With that in mind, Thomas, this is a great practical review with real photos instead of MTF charts. I particularly enjoy your writing style because it is most like sitting with another photographer just shooting the breeze about something fantastic he found. I work with students and this is the way I like to teach; except for a few basic fundamentals.

    I like zooms and was going to pull the trigger on the Tamron as I’ve only heard good things from realistic photographers regarding this lens. However, I am waiting for the Sigma 150-600 to come out to see if there will be a significant difference.

    1. Hi Mike,

      Thanks for the positive comment – much appreciated! This is the approach I intend on using for all of my articles here…folks can find MTF charts on lots of other sites.

      Sigma has two 150-600 zooms that you can consider. The Sport version was introduced first and Sigma is positioning it as ‘pro’ glass. It is about double the price of the Tamron 150-600 and also weighs about 1 Kg more…a little over 2 pounds heavier. I haven’t seen many reviews of the Sport lens yet as Sigma called back their early production due to some quality issues that have not been detailed. The other Sigma 150-600 lens is the Contemporary version. The price hasn’t been announced but it appears to be targeted directly at the Tamron offering in terms of size, and I would imagine closer in price as well. Since I really don’t like to use tripods I think the Sigma Sport would be too heavy for my style of shooting.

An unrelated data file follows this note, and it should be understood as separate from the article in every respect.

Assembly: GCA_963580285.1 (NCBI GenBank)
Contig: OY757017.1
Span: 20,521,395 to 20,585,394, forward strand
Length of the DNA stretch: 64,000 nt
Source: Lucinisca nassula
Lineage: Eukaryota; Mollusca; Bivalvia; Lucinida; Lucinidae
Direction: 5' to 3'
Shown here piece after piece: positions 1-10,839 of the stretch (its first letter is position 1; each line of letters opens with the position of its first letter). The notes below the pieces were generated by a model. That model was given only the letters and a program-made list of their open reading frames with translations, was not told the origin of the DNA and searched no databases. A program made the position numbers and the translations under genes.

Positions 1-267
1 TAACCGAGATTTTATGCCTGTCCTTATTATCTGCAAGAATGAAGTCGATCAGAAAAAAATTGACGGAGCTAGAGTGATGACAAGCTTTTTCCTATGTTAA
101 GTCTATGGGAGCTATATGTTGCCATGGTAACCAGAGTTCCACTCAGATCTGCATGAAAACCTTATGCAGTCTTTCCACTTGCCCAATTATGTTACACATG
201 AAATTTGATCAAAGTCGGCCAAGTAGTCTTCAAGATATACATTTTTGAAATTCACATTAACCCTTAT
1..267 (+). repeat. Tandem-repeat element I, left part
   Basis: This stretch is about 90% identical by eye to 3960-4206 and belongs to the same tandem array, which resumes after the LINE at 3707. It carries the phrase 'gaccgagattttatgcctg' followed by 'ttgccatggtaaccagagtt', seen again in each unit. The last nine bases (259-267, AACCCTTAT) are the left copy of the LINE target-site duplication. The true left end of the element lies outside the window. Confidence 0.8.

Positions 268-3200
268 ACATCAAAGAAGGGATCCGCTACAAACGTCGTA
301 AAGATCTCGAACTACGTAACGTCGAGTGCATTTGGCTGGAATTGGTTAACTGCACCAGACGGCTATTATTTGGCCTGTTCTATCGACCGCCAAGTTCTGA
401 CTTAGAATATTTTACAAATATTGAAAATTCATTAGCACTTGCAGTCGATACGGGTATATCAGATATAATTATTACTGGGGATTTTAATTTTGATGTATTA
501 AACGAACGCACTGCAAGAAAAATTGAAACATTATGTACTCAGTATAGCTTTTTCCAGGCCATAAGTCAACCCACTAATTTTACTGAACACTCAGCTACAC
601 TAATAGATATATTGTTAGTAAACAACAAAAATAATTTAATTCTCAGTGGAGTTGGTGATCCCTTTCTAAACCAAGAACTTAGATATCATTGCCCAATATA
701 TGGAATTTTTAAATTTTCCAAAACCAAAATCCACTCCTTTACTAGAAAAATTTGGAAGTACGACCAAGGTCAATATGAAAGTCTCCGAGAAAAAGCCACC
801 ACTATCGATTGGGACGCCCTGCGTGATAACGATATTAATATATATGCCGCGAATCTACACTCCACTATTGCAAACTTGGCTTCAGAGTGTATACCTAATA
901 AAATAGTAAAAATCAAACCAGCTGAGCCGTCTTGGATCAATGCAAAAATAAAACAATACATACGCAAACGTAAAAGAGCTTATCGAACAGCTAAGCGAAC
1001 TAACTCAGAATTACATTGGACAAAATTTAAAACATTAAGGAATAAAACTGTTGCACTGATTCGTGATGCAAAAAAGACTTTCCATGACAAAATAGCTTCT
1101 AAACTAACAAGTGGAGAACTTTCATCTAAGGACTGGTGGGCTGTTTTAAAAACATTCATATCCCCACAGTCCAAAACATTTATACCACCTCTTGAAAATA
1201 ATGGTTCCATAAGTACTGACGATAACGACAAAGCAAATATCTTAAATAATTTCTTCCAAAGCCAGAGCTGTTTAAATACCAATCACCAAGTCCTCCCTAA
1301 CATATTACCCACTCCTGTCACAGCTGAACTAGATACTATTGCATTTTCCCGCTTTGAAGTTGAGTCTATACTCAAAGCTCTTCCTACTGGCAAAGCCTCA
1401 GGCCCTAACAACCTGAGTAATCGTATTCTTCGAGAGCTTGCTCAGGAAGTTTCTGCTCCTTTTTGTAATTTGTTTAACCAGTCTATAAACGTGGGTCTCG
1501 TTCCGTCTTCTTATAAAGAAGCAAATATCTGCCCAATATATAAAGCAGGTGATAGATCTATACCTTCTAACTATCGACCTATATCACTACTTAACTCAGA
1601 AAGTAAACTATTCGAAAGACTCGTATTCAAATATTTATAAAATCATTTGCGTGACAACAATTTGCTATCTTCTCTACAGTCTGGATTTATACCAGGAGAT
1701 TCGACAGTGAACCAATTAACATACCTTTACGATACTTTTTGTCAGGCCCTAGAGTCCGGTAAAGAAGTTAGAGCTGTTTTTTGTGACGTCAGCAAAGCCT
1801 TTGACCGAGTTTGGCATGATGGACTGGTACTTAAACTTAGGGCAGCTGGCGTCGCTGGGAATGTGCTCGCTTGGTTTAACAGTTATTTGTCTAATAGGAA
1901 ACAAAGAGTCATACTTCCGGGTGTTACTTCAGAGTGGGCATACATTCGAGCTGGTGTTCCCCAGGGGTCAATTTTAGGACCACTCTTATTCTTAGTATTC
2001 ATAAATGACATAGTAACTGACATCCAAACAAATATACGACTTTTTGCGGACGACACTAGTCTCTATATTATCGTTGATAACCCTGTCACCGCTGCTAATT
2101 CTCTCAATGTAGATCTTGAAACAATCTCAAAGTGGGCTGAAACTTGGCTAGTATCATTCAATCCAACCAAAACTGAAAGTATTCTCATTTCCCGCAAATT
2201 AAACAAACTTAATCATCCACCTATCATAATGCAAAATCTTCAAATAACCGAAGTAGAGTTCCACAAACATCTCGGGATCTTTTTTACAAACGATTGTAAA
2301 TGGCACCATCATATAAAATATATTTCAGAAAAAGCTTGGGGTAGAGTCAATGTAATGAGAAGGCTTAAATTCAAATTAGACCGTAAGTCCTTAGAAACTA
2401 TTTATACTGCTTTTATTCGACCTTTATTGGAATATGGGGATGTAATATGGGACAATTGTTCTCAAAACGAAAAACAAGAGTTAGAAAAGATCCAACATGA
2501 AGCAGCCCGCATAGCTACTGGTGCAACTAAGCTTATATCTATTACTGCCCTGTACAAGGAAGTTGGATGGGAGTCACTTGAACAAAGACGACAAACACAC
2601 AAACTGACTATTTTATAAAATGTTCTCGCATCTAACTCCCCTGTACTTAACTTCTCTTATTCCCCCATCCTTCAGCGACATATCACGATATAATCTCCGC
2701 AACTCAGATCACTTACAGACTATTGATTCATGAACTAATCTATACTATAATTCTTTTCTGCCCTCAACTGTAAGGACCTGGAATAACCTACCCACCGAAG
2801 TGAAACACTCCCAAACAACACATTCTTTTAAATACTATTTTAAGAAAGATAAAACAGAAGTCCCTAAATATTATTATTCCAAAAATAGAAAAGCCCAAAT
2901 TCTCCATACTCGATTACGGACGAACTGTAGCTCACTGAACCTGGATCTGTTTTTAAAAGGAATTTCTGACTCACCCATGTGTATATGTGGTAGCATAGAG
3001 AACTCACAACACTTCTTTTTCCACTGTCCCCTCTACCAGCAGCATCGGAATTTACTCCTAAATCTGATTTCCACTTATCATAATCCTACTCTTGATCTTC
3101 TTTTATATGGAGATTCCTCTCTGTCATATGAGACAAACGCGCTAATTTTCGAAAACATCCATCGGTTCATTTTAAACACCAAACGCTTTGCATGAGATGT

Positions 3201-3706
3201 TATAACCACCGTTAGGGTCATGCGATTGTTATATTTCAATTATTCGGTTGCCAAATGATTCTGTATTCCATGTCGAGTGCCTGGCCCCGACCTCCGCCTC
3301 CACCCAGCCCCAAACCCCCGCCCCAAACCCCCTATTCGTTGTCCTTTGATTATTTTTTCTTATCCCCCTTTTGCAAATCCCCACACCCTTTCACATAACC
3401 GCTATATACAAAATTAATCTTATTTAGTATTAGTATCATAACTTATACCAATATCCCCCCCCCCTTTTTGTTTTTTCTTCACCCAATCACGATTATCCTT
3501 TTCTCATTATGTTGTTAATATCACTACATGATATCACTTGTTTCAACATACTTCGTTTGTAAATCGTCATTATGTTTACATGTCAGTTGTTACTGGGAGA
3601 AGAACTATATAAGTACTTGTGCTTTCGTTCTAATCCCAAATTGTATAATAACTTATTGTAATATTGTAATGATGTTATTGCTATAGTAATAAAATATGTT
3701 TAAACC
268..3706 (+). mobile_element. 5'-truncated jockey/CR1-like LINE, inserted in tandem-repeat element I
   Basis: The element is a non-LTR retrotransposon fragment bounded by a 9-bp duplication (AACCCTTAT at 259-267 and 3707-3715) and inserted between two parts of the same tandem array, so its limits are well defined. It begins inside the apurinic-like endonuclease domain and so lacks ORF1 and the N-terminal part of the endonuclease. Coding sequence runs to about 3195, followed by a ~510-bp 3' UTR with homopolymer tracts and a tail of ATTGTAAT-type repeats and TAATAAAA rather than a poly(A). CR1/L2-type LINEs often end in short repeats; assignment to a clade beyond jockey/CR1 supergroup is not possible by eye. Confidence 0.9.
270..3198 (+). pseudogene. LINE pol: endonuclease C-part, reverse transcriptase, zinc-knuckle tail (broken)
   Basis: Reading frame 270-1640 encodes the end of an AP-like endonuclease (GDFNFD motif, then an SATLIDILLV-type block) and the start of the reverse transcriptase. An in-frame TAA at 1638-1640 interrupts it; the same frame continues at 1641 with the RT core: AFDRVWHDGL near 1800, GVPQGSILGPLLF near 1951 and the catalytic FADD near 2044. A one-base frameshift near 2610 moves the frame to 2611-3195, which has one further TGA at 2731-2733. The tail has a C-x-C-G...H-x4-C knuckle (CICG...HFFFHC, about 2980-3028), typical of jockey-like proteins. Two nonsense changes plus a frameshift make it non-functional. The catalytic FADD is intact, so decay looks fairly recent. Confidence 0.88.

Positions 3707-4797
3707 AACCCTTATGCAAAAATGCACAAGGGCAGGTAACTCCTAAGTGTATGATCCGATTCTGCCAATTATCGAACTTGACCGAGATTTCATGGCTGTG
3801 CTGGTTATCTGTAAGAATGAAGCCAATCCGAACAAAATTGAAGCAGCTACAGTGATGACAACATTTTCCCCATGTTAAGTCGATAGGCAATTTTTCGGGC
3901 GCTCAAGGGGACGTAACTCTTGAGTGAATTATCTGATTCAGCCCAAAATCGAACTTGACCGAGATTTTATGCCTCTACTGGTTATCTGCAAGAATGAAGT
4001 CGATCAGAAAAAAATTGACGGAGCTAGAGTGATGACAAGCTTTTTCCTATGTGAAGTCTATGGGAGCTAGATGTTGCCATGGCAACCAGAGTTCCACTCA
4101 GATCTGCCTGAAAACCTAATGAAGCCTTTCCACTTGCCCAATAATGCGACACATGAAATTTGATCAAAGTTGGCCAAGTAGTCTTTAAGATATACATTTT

Here is a link to one of the few comparisons that I’ve seen: http://www.kruger-2-kalahari.com/tamron-vs-sigma-150-600.html

      The new Nikkor 300mm f/4 looks like it could be a really great lens. Small, light, sharp, and likely works very well with teleconverters…what else could a shooter want?


  4. G’day Thomas!

    I’ve read this article before, but I’m glad I read it again. Currently I’m looking at getting a Nikkor 500mm F4D AF-S, and I’ve been a bit unsure. But now I think I’ll get it. It is super clear, and F4 at 500 is really nice.

    Anyway, I like your blog! It looks great on my iPhone.

    I really appreciate your photography, and the time you spend helping people. Keep it up mate! 🙂


    1. Hi Christopher,

      Glad you like the new blog! The 500mm f/4 sounds like an amazing lens…I’m sure you’ll do some cracker-jack work with it. I just read that Nikon announced a 300mm f/4 today that sounds like a superb lens as well.